Simple Statics and
Wind-Powered Generators
By Mitch Minarick
ENGM 223
Spring 2001

Wind-powered generators are becoming an increasingly important and more affordable sector of energy production across the world, and it should be no surprise that their design relies heavily on the study of statics.  We will examine just a few of the ways that statics plays a role in the workings of wind turbines that might be familiar to us--the two owned by Lincoln Electrical Systems located north of Interstate 80 on 70th street.

The machines are huge, measuring 213 feet to the top of the tower and a whopping 290 feet to the top of the blades.  With a machine this big, ignoring the statics of the system could be devastating and ultimately result in malfunction or, in a worst-case scenario, the machine's collapse and a huge safety risk.

The machine is composed of three main components:  the tower, the blades, and the nacelle(pictured below)--which sits atop the tower and includes the gear box, low- and high-speed shafts, generator, controller, and brake.

When the wind blows past the blades, a moment about the central hub is produced.  This is where the power generated by the windmill is developed.  There are numerous other forces, however, and these other forces either directly counteract the moment about the central hub, or they produce a force directed along the axis of the central hub.  The distribution of the forces is actually too advanced to be derived using concepts learned in a statics course, but can be described using some principles of aerodynamics.  A description of some of these aerodynamic principles is available at the link below:
http://metp02.mw.tu-dresden.de/Merz_McLellan/windenergy/Aero.htm
These principles give us formulas which can be used to determine some forces acting on the turbine even if we don't understand how they are derived.

Let us start with a safety question:  "Will the tower fall over?".  As you can see, this is an important question, and I would like to think that somebody investigated the situation before the tower was built.  Let us double check, in case the engineer working on the project was delinquent:

The force exerted on the hub is obtained from the equation for thrust(obtained from the web site listed above--not derived).

Thrust (N) = [(Vup_wind + Vdown_wind)/2]* Dair*Aswept*(Vup_wind - Vdown_wind)...Equation (a):
Where:
Dair = approx. density of air = 1.29kg./cu.meter

For our turbines, the radius of the circle formed by the turning blades equals:

radius = 77 ft = 23.47 m
Aswept = 1730.46 m^2
The maximum thrust for a horizontal axis turbine is when Vdown_wind = Vup_wind/3 (condition for maximum power), and equation (a) then becomes:

Maximum Thrust = Dair*Aswept*(Vup_wind^2)*(4/9)

Wind turbines are controlled to shut down in storm conditions and the overturning moment is principally determined by the maximum output power of the wind turbine. However, providing the output power of the wind turbine can be controlled, the thrust developed is equivalent to maximum power output. The overturning moment can then be obtained by multiplying by the height of the hub above ground level.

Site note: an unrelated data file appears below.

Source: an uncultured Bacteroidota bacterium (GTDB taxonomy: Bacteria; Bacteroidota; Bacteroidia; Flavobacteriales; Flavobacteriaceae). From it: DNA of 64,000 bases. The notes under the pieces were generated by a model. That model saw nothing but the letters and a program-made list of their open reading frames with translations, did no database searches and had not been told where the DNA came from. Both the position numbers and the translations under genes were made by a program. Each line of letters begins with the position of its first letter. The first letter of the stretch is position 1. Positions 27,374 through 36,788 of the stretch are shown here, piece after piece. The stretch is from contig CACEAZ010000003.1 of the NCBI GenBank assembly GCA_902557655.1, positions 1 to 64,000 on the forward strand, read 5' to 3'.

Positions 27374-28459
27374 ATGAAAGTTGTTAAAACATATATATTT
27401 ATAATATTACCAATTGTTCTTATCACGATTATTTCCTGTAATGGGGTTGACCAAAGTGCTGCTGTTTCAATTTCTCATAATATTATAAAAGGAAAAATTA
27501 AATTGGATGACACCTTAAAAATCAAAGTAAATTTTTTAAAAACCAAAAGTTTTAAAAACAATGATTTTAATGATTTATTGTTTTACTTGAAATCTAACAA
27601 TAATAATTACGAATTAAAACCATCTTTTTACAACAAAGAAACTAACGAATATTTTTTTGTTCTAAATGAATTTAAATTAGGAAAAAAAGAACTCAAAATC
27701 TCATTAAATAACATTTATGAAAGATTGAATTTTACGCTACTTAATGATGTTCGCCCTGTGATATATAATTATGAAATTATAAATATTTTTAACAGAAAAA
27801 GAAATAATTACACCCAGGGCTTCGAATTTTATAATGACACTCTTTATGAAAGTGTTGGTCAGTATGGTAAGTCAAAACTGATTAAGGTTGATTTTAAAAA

For our turbines, maximum output occurs when the wind speed is:
32.8 miles/hour = 14.66 m/s
Thrust = 1.29*1730.46*(14.66^2)*(4/9) = 213.224 kN
Height of tower = 213 ft = 64.92m
Moment about base = 213.224kN*64.92m= 13,843kN*m

Now we must determine the moment about the base that the base is able to withstand.  To do this, we must use some information obtained from the Lincoln Electrical Systems webpage at  LES: Renewable Power: Construction Photos   and    LES: Renewable Power: Questions and Answers.  We find that:
Circular base = 14 feet diameter = 7 feet radius = 4.2672 m radius
There are 120 anchor bolts that are:
31 feet long = 9.4488 m
200 pounds = 90.718 kg

Using data obtained from  MatWeb.com, we find that:
Bolt density = 7.87 g/cc = .01735 lb/cc = 491.297 lb/ft^3 = .00787 kg/cc
Volume of each bolt = 90.718 kg/(.00787 kg/cc) = 11,527.1 cc
Cross-sectional area of each bolt = 11,527.1cc/944.88cm = 12.2 cm^2
Tensile strength of each bolt = (56,500 N/cm^2)*(12.2 cm^2) = 689.271 kN

We know that there are 120 bolts around the perimeter, but they each contribute a different moment since they are located at different distances from one side of the base.  The sum of the moments can be calculated as:
, which is a summation of the contribution to the total moment provided by each bolt.  Since each bolt is located a distance of only:
Arc distance = (4.2672 m)*2*(pi)/120 = .2234301m
Straight-line distance = .2234045m
from each other, it is reasonable to assume that they make up a continuous force which can then be used in an integration.  The integration is based on this assumption and on the following diagram:

The integral is thus:

which evaluates to:

which equals:
Moment about base that tower can withstand = 352,951 kN*m

As you can see, the design of the tower anchoring system allows for a safety margin of:
Safety margin % = (Calculated moment/Maximum withstandable moment)*100 = (352,951/13,843)*100 = 2,549%
This is a very acceptable safety margin.

There is one more thing which we can do using our knowledge of statics, and that is to calculate the maximum lead of the bolt that will still be self locking.  Using data from  http://www.physlink.com/ae139.cfm,we find that the coefficient of static friction of steel on steel is:
Coefficient of static friction of steel on steel = .74
and the maximum lead is calculated as:
radius of bolt = (12.2cm^2/pi)^(1/2) = 1.97 cm

As you can see, this is a rather large lead, although this lead would be significantly reduced if there was any lubrication applied(as there frequently is).  However, the safety margin is still adequate, and we can safely conclude that the design of the wind turbine is sound.